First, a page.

Nazanin Zaghari-Ratcliffe’s case reflects Iran’s targeting of dual nationals

November 26, 2017

Britain’s relationship with Iran has long been colourful and often fraught. Not even the United States so deeply pricks Iranian sensibilities or has so fuelled their conspiracy theorists. These in­clude Iranians not born when the popular 1970s television series “My Uncle Napoleon” featured a char­acter convinced British plots were behind all his problems.
Boris Johnson, the UK foreign secretary, is as haphazard as dear Uncle. Johnson’s comment to the British parliament that Nazanin Zaghari-Ratcliffe, the 38-year-old British-Iranian dual national jailed in Tehran, was training journal­ists before her arrest in April 2016 contradicted the UK government’s insistence she was in Iran on holiday with her daughter. Her British husband, Richard Ratcliffe, and employer, Thomson Reuters Foundation, stressed Johnson had erred. Iran’s media seized on Johnson’s “confession” and Zaghari-Ratcliffe received a five-year sentence for the charge of subversion.
What happens next? Carla Ferstman, director of Redress, the international human rights organi­sation advising Richard Ratcliffe, says the UK foreign secretary has “recognise[d] the severity of the case.” Redress, which has sup­ported the family since May 2016, previously commissioned an ex­pert legal brief on how diplomatic protection might apply to Zaghari- Ratcliffe’s case. In essence, this would escalate it to a state-to-state matter subject to international law. “It’s extremely rare to trigger this procedure,” a legal consultant told The Arab Weekly.
The brief was prepared by promi­nent barristers led by John Dugard, former special rapporteur of the International Law Commission, a UN body. “We have urged the Foreign Office to place Nazanin under the diplomatic protection of the United Kingdom,” Juergen Schurr, Redress’s head of law and policy, said.
Richard Ratcliffe has backed the move and criticised the govern­ment’s “softly” approach. He has also sympathised with calls for London to hand Iran £450 million ($595.6 million) over a 38-year old tank dispute. In 2009, the Inter­national Chamber of Commerce ruled that Britain should pay Iran back the funds for a tank deal that failed to materialise in 1979, but international sanctions ostensibly delayed the transfer. The debt was linked to the Zaghari-Ratcliffe case by an unnamed minister quoted by a British tabloid.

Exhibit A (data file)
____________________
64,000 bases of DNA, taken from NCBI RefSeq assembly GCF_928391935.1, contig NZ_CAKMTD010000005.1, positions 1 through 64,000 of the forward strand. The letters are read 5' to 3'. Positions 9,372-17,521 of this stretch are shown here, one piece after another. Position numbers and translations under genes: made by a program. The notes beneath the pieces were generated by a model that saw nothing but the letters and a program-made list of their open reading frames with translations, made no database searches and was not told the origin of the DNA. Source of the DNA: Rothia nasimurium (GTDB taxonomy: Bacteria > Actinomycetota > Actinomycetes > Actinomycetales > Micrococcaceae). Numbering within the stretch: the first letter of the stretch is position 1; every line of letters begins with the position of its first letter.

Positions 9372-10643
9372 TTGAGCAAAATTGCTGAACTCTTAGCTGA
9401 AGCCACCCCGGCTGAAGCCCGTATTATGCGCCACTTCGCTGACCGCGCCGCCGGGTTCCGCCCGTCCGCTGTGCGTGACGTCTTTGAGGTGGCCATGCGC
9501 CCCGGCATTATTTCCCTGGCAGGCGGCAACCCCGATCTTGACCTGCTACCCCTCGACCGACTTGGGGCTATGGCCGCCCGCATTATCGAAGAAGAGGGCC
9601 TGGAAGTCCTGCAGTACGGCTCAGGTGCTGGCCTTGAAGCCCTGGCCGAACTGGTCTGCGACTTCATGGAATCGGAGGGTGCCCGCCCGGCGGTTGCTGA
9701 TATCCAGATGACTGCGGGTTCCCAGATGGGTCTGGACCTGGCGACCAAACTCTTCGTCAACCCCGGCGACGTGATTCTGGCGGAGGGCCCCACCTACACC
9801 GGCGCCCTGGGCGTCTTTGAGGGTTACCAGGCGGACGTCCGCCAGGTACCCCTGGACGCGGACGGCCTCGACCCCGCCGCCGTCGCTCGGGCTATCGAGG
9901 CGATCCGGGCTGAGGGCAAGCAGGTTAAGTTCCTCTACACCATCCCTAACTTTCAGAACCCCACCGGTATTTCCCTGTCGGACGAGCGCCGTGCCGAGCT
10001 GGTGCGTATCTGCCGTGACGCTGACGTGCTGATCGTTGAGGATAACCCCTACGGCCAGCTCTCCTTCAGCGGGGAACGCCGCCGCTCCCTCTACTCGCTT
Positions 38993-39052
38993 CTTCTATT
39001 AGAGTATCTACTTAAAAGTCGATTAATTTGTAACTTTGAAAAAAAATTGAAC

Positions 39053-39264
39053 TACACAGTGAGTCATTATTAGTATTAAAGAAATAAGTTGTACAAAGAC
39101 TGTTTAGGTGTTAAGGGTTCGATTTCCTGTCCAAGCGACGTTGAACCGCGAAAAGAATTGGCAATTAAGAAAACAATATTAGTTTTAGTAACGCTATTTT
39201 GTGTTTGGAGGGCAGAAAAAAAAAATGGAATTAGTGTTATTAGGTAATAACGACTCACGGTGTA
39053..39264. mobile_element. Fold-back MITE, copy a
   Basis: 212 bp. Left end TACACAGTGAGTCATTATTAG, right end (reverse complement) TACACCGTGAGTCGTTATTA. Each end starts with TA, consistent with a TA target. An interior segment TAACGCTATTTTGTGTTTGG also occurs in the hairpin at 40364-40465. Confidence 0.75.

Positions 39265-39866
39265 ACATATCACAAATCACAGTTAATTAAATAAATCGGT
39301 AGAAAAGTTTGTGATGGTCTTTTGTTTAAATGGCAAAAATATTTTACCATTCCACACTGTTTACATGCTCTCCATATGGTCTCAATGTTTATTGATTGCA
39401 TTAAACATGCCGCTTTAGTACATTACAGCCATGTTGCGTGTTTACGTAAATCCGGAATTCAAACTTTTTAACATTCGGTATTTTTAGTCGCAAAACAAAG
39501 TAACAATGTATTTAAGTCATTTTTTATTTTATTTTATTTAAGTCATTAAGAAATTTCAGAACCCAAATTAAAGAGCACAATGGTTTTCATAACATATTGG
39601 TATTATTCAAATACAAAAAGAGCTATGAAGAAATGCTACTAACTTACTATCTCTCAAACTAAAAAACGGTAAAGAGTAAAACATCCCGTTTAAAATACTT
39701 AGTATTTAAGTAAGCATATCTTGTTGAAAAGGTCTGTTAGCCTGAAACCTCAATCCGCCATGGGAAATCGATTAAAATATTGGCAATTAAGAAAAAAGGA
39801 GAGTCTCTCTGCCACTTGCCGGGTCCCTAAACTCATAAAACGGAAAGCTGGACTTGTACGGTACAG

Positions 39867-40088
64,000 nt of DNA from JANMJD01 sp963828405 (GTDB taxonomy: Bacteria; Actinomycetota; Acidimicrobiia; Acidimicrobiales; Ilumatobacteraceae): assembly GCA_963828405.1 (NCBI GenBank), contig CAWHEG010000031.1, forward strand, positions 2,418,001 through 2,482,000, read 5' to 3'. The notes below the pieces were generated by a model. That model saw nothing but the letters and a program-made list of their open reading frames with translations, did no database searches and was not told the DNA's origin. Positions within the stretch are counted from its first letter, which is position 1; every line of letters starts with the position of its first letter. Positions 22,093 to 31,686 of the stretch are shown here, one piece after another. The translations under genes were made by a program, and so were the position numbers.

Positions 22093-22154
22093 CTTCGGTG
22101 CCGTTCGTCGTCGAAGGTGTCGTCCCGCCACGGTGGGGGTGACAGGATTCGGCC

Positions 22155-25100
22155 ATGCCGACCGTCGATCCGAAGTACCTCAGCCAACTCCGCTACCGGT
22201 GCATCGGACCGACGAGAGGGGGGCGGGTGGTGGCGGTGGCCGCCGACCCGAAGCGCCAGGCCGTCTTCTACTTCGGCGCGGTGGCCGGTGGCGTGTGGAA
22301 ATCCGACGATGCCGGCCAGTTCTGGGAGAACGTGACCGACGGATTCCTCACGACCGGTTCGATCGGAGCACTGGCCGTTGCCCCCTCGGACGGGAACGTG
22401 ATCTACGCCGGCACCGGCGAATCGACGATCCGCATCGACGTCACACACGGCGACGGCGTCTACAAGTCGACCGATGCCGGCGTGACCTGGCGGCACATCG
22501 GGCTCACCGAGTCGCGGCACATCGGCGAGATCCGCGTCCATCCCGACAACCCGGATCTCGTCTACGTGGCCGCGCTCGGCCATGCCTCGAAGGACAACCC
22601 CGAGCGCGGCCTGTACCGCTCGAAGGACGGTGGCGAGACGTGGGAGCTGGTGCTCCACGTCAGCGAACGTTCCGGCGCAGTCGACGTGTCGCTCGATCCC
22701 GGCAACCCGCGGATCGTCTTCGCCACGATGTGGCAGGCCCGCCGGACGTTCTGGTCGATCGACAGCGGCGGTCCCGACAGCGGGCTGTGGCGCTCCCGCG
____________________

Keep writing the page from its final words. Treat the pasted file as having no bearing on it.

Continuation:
Before meeting Ratcliffe ear­lier this month, Johnson said he “would leave no stone unturned” to secure Zaghari-Ratcliffe’s release. However, he has not yet agreed to extend diplomatic protection, with the Foreign Office doubting it would help.
This leaves the case a consu­lar matter, at least for now. But Redress points out that Iran, which does not recognise dual national­ity, refuses to let the UK consul in Tehran see Zaghari-Ratcliffe on the grounds she is an Iranian citizen. She is, however, allowed to talk to her husband by phone and to see her young daughter, who is in Iran with her grandparents.
Redress rejects the argument that Zaghari-Ratcliffe is solely Ira­nian, which has potential implica­tions for other dual nationals held in Iran, including Iranian-American businessman Siamak Namazi and his elderly father, Baquer.
If anything, said Schurr of Re­dress, “Nazanin has been targeted because of her dual Iranian-UK na­tionality.” He added: “This was the opinion of the UN Working Group on Arbitrary Detention, of the UN special rapporteur on Iran and of the experts who put together the expert legal brief we released on 23 October 2017.” Redress also stressed that the expert brief on diplomatic protection found her predominant nationality to be Brit­ish, because of her extensive ties to the UK. “This gives the UK the right to assert diplomatic protec­tion, even though the offending state is Iran, the state of Nazanin’s other nationality,” said Schurr.
This chimes with growing inter­national criticism of Iran’s human rights record. On November 14, a UN committee that prepares drafts for the General Assembly passed a resolution condemning “widespread and systematic use of arbitrary detention, including the use of such practices to target dual and foreign nationals.”
Among 83 countries in favour were sponsors Canada, the US, the UK, France, Saudi Arabia and the United Arab Emirates. Among 30 voting against were Iran’s al­lies Syria and Venezuela, as well as China and Russia. Among 68 abstaining were Qatar, Egypt, Chile and Brazil. Many countries vote against or abstain on such votes because they oppose country-spe­cific resolutions or allege double standards.
Schurr said Redress was “not able to comment on the general situation [in Iran] on torture, hu­man rights and respect for judicial norms.” But he was clear that Zaghari-Ratcliffe’s “fundamental human rights have been violated and this is compounded with every day that passes.”